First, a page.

Eleven other nations allow same-sex couples to marry — Argentina, Belgium, Canada, Iceland, the Netherlands, Norway, Portugal, South Africa, Spain, Sweden and Mexico (where same-sex marriages are allowed only in the capital city but are recognized nationwide).

—  John Wright

WATCH LIVE: New York State Senate expected to vote tonight on marriage equality

Watch live streaming video from nysenate at


The New York State Senate is expected to vote sometime tonight on Gov. Andrew Cuomo’s marriage equality bill, after an agreement was reached this afternoon on exemptions for religious groups. The Senate is currently at ease, but once it reconvenes, you’ll be able to watch live above. Stay tuned to Instant Tea for updates.

UPDATE, 8:04 p.m. CST: The Senate is in a 15-minute recess. They’re expected to vote on the marriage bill once they return.

—  John Wright

What’s Brewing: New York marriage vote could come tonight or early Thursday

Jon Huntsman

Your weekday morning blend from Instant Tea:

1. The New York State Senate’s vote on a marriage equality bill is now likely to come late today or early Thursday, as talks continue over protections for religious groups, the Associated Press reports. Gov. Andrew Cuomo says he remains “cautiously optimistic” the bill will pass.

2. Former Utah Gov. Jon Huntsman entered the Republican presidential primary on Tuesday, and his campaign is making a pitch to gay donors based on his support for civil unions. But Huntsman took a step back this morning when he called marriage equality “impossible.”

3. Britney Spears new video for “I Wanna Go” premiered Tuesday night. Watch it below. Spears’ Femme Fatale tour comes to Dallas on July 12.

—  John Wright

What’s Brewing: Gov. Perry’s camp prepared to address gay rumors if he runs for president

Your weekday morning blend from Instant Tea:

1. Gov. Rick Perry’s team is prepared to address longstanding rumors that he’s gay if he jumps into the Republican presidential race, according to Politico. The story doesn’t specifically say how Perry’s team plans to address the rumors, and the fact that they’re still around after seven years — and that Politico is writing about them — would seem to indicate that their efforts haven’t been overly effective to this point. Then again, how do you prove you’re not gay, especially if you are? Perry’s top political strategist, Dave Carney, told Politico that the rumors must be false because the governor has survived several well-funded political challenges in Texas. But needless to say, there’s a monumental difference between running for governor of Texas and running for president. Dallas Voice was contacted by a reporter from the Huffington Post on Monday about the Perry gay rumors, so clearly the national media is starting to pick up on them. And Perry hasn’t even declared his candidacy yet. (Yes, that sound you hear is us licking our chops.)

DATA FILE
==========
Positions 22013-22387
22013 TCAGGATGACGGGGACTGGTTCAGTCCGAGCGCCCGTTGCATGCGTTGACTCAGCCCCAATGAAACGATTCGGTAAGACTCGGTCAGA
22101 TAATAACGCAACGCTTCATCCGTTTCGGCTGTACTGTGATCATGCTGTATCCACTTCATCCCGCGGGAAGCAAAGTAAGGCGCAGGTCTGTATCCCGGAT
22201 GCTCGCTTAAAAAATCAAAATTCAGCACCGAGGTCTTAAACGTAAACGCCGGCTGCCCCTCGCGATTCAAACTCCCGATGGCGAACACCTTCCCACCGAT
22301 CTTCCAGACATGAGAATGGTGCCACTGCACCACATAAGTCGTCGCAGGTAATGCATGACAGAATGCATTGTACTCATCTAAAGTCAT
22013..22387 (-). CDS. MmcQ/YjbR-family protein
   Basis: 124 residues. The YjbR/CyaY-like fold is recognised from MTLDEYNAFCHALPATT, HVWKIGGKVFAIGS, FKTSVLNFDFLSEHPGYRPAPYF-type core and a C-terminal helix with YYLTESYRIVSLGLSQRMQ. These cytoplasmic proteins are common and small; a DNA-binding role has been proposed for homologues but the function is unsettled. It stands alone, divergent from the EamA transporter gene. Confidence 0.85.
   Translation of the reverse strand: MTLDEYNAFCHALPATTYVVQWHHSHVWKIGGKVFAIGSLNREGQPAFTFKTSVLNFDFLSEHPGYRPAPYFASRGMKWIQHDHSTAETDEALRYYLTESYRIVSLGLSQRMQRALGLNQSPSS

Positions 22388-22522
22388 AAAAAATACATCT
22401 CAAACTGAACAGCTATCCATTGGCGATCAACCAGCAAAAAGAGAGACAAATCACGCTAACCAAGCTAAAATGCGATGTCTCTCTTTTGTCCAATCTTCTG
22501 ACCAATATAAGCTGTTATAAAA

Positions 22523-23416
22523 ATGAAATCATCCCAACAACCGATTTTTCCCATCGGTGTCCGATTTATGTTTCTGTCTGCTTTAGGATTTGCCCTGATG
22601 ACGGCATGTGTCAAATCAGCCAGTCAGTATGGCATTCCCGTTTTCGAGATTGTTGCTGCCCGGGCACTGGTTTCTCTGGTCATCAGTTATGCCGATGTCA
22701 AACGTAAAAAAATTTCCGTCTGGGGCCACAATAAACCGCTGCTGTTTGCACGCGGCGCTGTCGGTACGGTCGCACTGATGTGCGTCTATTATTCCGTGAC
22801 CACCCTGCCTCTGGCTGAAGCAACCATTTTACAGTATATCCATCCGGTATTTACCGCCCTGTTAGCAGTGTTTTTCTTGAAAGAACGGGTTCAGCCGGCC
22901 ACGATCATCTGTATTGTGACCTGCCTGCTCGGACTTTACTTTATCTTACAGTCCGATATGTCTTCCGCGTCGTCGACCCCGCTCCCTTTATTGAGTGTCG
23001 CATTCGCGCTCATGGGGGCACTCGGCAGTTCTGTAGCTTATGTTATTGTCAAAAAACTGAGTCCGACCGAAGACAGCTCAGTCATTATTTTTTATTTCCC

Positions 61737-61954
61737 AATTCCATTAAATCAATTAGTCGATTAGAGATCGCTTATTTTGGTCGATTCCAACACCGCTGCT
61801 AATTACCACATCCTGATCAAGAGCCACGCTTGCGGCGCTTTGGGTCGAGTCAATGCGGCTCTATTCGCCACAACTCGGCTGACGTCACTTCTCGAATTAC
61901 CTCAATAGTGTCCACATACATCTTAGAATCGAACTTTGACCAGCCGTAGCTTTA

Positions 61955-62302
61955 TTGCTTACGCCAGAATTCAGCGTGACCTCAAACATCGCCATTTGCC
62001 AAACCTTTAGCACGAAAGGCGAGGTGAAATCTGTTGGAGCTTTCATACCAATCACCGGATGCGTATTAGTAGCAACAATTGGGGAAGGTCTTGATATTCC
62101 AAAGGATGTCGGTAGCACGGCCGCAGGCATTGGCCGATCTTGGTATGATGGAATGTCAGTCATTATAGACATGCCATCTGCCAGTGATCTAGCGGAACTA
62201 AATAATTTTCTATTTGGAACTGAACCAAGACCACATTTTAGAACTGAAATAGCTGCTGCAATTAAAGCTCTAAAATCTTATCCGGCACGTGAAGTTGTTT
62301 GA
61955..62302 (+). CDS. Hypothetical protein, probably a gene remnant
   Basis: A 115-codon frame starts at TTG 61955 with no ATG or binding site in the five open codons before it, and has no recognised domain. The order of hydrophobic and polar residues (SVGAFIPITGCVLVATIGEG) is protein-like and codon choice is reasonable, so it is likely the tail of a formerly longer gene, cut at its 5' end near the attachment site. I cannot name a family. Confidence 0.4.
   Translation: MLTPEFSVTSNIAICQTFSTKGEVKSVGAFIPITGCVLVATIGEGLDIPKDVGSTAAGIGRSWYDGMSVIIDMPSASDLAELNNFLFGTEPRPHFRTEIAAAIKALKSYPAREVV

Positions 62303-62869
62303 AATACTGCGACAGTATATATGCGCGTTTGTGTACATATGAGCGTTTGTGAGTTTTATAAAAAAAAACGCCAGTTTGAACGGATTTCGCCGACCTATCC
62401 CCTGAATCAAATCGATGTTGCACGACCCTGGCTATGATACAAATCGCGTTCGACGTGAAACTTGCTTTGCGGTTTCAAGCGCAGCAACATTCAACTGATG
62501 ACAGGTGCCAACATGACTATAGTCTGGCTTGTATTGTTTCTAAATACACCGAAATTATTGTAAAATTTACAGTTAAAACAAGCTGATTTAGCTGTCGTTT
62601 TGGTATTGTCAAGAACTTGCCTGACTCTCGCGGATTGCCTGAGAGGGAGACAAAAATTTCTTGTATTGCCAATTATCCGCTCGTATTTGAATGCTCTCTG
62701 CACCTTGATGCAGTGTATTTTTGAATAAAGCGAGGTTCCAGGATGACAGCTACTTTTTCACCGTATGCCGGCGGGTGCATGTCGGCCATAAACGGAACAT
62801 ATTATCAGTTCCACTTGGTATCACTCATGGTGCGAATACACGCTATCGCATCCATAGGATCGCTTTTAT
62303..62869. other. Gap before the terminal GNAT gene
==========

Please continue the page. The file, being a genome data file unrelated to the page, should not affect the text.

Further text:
2. A vote by the New York State Senate on marriage equality legislation could come at any time, as negotiations continue over language related to religious exemptions. Gov. Andrew Cuomo’s marriage equality bill has already passed the state Assembly but remains one vote short of the majority needed to pass the Senate.

3. Harry Potter star Emma Watson was spotted at the Round-Up Saloon in Dallas last Thursday, according to the Round-Up’s Facebook page and now TMZ. Oddly, the TMZ report doesn’t mention the fact that the Round-Up is a gay bar. Watson, who plays Hermione Granger, reportedly is the world’s highest-paid actress.

Emma Watson dances at the Round-Up last Thursday. (Via Facebook)


—  John Wright

What’s Brewing: GLAAD president resigns; deal may be near on marriage equality bill in New York

Your weekday morning blend from Instant Tea:

Jarrett Barrios

1. GLAAD President Jarrett Barrios has resigned in the wake of a controversy over a letter the organization sent to the FCC in support of Dallas-based AT&T’s proposed acquisition of T-Mobile. Or at least we think Barrios has resigned. GLAAD’s letter to the FCC led to backlash in the gay blogophere because the telecom merger isn’t an LGBT issue and because the organization receives donations from AT&T.

2. The New York State Senate could vote as early as today on Gov. Andrew Cuomo’s marriage equality bill, but at least one more Republican vote is still neeeded to ensure the measure’s passage. Republican aides spent the weekend working on the language of the bill to strengthen religious protections, and they reportedly made some headway. Today is the last day of New York’s regular legislative session, but it’s likely the session will be extended for a few days. Again, this is a huge impending victory for LGBT equality, as New York is the nation’s third-most populous state and the bill would double the number of Americans living in jurisdictions where same-sex marriage is legal. Watch video below of a New York couple who’ve been waiting 61 years to marry.

3. A growing number pastors in the United Methodist Church are marrying same-sex couples in defiance of the church’s ban on the practice, the AP reports. Pastors who violate the ban risk dismissal from the church, and it’s unlikely that will change anytime soon.